A new diligence in the American blue yonder
(Page 3 of 3)
But when the klaxon screams, Wobbema will be ready. "Failure," he says, "is not an option."Skip to next paragraph
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High over Washington, Capt. Winjum nudges his F-16 close to the underside of a KC-135 refueling tanker, a flying gas-station. A 70-foot boom extends from the belly of the tanker, guided by a bespectacled airman lying on his stomach and peering from a window.
"Contact cleared," the tanker radios Winjum. After a few tries, the boom smoothly connects with the F-16 just aft of the canopy, completing the delicate hook-up cruising at 300 to 500 miles per hour. With a full tank, the F-16 can patrol for about two or three hours.
Tankers, AWACs surveillance planes, and other fighters are Winjum's comrades on the CAP missions. Everything else is potentially a target: a civilian plane that is not "squawking" its transponder codes, diverts from its flight path, or ventures into restricted airspace, as a Frontier Airlines flight did this month. Indeed, several airline pilots who've fallen off course by mistake or due to emergency have had the unnerving experience of a pair of fighters pulling up alongside.
Winjum has several options for intercepting suspcious aircraft: to fly close to identify the tail number; to execute a covert "shadow," hanging back by day or shutting off the lights and using night vision goggles in darkness; to try to communicate via radio or hand signals (rock his wings in a "follow me" command); or to force a turn by curving in front of an aircraft, and heading it off.
A full-time Air National Guard pilot since 1997, Winjum knew he wanted to fly ever since he was a boy growing up near an airfield in Twin River Falls, Minn.
"I was a fanatic from Day 1," he says. In the air, he maneuvers the F-16 into a series of high-speed turns, enjoying a plane designed to act as an extension of the human body. With a flick of his wrist on the joystick or a touch of his foot to a pedal, the jet dips and turns with dizzying fluidity. Snug and high in his ejection seat, Winjum virtually sits on the clouds.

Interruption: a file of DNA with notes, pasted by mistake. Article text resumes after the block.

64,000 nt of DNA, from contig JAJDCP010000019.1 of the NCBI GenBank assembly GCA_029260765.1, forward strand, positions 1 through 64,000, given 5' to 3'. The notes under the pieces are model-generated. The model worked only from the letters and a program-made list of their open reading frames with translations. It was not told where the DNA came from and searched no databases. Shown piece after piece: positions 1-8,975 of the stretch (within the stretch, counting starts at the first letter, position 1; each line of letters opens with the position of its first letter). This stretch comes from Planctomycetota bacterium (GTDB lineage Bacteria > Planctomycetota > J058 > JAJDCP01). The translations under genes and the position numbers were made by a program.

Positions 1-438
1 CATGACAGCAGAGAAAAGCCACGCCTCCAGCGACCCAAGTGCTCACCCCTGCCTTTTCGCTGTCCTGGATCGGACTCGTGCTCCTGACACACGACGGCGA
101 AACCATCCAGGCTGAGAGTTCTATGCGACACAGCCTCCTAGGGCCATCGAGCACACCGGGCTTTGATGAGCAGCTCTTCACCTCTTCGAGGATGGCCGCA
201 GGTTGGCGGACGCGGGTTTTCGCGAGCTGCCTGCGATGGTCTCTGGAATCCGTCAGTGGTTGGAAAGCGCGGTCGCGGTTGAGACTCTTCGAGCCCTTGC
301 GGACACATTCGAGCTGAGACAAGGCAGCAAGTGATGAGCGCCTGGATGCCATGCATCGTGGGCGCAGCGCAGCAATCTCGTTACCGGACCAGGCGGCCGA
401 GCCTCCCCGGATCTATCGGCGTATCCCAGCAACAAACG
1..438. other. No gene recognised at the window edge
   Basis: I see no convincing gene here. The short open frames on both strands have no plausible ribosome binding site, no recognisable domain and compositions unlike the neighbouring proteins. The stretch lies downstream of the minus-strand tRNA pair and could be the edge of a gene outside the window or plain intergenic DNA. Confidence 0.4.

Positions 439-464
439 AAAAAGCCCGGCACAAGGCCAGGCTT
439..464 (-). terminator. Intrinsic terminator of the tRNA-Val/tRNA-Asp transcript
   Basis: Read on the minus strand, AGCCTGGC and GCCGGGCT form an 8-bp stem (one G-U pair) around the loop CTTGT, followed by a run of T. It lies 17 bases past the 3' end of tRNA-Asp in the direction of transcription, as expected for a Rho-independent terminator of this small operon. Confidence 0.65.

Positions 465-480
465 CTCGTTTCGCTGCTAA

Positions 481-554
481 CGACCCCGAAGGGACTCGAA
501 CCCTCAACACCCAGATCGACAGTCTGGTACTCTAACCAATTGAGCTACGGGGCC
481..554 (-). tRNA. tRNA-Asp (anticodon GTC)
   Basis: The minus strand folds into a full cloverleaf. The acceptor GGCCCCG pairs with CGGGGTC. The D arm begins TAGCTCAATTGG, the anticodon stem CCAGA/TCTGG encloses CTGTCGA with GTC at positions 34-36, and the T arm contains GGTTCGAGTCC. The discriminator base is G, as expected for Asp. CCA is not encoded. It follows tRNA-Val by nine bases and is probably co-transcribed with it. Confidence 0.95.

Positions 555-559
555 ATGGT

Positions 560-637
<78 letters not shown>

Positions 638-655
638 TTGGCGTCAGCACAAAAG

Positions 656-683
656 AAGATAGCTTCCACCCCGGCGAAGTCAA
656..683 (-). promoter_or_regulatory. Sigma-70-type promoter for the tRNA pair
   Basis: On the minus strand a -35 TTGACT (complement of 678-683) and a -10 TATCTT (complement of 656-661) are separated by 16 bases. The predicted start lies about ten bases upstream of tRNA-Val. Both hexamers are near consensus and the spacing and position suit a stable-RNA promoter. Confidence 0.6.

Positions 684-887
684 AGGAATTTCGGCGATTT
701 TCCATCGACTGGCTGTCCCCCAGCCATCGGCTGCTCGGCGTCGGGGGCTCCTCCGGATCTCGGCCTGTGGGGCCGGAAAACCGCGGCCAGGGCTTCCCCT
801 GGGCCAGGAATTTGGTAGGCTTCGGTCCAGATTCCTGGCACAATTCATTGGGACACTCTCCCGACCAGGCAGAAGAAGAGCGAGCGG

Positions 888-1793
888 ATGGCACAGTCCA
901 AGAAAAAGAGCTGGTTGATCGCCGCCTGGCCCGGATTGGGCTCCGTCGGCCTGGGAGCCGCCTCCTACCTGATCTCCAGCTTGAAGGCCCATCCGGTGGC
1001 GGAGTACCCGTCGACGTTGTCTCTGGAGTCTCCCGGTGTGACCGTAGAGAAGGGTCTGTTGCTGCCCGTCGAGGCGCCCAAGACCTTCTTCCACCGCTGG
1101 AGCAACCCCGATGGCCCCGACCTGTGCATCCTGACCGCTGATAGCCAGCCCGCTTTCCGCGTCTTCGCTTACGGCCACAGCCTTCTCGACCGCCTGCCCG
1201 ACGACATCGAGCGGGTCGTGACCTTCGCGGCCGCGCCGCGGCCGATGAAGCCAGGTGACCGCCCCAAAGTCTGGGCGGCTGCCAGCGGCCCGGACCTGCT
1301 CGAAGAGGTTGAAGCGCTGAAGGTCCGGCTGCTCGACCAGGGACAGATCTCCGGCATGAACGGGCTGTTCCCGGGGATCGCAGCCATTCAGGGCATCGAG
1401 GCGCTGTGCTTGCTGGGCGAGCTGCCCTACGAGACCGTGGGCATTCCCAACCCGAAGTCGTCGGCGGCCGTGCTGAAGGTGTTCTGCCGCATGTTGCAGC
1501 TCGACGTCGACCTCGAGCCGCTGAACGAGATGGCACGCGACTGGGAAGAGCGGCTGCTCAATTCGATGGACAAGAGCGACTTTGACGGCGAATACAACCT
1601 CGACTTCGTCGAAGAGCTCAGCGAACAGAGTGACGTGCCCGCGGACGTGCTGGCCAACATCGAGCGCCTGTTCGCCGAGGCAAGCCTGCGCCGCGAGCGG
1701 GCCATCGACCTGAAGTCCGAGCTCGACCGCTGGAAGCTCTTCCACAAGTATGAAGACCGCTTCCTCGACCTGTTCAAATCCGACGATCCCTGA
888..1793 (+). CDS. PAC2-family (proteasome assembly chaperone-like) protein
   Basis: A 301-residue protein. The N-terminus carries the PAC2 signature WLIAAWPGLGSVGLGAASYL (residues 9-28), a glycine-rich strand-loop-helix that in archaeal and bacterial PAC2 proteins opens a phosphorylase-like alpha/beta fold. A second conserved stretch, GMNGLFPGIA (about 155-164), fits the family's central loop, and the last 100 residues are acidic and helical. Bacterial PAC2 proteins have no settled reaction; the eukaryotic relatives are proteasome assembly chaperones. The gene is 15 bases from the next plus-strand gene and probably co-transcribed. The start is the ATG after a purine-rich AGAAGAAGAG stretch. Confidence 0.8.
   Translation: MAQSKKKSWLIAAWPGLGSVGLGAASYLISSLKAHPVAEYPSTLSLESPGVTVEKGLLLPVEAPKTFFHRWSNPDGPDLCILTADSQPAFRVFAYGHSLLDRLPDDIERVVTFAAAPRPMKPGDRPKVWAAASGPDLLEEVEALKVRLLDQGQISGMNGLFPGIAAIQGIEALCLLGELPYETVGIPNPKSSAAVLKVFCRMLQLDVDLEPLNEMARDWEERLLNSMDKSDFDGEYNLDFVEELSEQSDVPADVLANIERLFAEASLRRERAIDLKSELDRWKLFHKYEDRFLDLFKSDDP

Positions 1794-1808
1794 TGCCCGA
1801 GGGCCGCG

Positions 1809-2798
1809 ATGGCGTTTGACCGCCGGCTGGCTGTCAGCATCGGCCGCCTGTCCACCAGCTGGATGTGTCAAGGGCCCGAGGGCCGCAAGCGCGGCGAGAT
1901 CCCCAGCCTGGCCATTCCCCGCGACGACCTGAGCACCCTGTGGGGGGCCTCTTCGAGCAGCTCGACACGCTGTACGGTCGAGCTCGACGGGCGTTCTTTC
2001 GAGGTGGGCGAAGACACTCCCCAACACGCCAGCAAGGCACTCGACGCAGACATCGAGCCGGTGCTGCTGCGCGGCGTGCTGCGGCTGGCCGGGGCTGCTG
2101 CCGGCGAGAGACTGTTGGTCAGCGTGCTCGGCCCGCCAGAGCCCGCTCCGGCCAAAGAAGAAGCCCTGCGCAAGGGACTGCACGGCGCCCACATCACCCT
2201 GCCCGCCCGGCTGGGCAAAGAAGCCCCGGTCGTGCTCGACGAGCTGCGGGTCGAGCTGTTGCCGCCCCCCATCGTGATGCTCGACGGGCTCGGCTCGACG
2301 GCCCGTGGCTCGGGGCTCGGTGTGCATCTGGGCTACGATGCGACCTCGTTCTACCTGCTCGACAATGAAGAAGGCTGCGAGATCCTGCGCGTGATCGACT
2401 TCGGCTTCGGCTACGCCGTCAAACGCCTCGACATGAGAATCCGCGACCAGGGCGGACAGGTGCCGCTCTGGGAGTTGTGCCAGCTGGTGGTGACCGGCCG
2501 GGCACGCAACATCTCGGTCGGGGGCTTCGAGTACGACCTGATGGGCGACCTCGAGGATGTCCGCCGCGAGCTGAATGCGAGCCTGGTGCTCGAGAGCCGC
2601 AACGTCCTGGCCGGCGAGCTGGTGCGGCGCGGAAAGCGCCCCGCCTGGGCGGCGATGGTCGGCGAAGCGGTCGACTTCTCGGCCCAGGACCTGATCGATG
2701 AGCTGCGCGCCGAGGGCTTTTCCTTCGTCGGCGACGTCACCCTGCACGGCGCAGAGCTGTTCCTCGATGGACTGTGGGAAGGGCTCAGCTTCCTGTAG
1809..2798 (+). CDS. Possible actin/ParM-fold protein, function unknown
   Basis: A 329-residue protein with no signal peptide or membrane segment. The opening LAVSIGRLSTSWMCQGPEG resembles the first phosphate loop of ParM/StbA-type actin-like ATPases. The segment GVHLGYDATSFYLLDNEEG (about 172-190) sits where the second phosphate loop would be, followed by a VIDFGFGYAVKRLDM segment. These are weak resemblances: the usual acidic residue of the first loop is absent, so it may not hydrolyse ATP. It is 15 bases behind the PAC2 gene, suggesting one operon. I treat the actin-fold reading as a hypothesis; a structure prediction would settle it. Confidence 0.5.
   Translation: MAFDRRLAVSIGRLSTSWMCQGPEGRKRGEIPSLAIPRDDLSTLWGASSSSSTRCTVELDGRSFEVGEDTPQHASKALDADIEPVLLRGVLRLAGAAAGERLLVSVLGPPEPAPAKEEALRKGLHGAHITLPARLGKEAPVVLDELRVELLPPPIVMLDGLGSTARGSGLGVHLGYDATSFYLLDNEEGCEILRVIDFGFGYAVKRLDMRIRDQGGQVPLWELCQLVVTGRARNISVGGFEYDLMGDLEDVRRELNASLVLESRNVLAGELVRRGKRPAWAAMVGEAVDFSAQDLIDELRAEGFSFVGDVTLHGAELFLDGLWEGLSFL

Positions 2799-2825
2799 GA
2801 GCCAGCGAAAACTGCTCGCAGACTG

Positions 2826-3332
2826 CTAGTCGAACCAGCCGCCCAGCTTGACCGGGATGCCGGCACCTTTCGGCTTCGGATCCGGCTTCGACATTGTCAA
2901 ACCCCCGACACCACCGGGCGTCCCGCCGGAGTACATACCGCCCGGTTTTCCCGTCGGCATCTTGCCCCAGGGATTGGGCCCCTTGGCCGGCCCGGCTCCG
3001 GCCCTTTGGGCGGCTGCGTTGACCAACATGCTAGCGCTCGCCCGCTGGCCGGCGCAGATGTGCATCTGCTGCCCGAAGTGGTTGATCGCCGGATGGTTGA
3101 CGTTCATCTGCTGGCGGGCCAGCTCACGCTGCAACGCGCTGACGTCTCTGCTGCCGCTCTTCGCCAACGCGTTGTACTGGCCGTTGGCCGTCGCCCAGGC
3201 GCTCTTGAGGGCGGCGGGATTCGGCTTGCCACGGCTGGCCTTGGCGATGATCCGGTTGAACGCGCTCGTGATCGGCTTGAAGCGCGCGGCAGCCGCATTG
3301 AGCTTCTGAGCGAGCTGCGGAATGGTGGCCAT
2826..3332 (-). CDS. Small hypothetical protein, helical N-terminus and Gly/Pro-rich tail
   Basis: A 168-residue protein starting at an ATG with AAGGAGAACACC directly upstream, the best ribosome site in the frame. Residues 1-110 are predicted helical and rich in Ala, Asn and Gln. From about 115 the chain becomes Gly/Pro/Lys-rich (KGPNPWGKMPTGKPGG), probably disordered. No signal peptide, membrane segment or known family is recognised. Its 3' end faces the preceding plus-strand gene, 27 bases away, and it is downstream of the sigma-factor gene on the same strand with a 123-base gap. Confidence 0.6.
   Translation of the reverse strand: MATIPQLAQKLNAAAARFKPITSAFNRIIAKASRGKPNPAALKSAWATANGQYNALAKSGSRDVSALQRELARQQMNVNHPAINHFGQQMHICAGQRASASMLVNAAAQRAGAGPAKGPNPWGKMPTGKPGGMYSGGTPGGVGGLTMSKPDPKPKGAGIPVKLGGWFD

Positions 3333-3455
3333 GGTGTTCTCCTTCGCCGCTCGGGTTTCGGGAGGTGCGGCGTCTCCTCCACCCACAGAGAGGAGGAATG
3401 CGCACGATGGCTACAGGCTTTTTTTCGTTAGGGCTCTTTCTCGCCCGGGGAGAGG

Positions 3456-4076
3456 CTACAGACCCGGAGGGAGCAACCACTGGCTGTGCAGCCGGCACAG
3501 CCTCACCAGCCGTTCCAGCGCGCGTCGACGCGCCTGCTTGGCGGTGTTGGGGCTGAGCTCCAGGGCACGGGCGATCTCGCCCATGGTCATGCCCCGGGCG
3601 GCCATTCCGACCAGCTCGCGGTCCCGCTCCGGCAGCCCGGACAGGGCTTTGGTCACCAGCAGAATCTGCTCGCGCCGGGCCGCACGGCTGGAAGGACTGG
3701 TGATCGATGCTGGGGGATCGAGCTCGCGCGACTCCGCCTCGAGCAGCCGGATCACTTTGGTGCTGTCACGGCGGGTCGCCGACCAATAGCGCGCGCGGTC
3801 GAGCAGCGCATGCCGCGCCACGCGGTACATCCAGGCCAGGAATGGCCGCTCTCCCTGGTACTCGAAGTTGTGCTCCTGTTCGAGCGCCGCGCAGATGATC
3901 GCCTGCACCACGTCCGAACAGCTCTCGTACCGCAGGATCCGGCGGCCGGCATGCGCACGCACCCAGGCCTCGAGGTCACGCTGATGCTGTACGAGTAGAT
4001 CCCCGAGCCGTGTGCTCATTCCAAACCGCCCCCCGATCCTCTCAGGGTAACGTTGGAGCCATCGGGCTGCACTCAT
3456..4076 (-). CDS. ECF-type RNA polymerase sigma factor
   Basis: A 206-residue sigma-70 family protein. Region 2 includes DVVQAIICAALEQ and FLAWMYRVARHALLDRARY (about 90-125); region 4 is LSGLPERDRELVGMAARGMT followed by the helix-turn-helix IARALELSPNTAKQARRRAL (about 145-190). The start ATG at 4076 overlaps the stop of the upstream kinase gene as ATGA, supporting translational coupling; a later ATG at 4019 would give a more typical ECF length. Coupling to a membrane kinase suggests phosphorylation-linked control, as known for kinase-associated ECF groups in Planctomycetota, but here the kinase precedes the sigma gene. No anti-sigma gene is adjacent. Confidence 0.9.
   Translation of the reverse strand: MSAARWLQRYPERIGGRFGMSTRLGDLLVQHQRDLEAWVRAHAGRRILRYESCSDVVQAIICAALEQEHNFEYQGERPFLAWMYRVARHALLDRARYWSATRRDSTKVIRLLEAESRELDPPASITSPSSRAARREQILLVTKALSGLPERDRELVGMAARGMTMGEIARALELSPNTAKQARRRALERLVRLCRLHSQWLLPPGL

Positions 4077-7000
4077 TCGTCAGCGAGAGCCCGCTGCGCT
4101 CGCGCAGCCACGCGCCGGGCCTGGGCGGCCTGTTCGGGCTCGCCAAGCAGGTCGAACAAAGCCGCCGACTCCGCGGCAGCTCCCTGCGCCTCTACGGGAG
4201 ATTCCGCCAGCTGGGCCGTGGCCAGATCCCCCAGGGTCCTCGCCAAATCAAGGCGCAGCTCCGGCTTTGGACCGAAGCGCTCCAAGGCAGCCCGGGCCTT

Yet as Winjum trained in air combat, he never imagined he'd be in a position to shoot down a hijacked commercial jet, ending American lives to save more on the ground. He accepts thepossibility by describing himself as a tool of higher authorities the "bullet in the gun" not the one making the decisions. Under new, rules of engagement for taking down civilian aircraft, NORAD "authenticates" the targets. Depending on time, the president, Defense secretary, or one of two NORAD generals could give the order to fire.
"I'm just the executor," Winjum says.
Still, he knows the day could come. Despite uneven improvements in airport security and cockpit safety, he believes the Air National Guard should maintain a high state of alert.
Sometimes, he winces when buddies chide him for not taking time off, or going hunting with his dog, "Gunner." "They say nothing's going to happen the war's over," he says somberly. "I think this is just the beginning."
Three days at Langley Air Force Base offered me a glimpse of what US fighter pilots go through to keep us all safe. For my two-hour flight with Capt. Dave Winjum, I trained for two days.
In an altitude chamber I experienced losing oxygen at 25,000 feet. (You can't do math problems; you turn blue, and eventually faint.) I practiced the "straining maneuver" that pilots use to stay conscious during sharp increases in "Gs," the force of gravity. (You tense your lower body and breathe out in short, explosive bursts sort of the way women push in labor.)
I learned how to eject from an F-16 and parachute down. (Useful tips include how to use the knife in the left leg pocket of your flight suit to cut tangled parachute lines only the tangled ones, mind you.) The flight was exhilarating, from the thrust of take-off, to taking a turn at flying, to the high-G maneuvers at the end.
After this primer, it's hard to fathom the skill required for combat, or for landing on an aircraft carrier at night.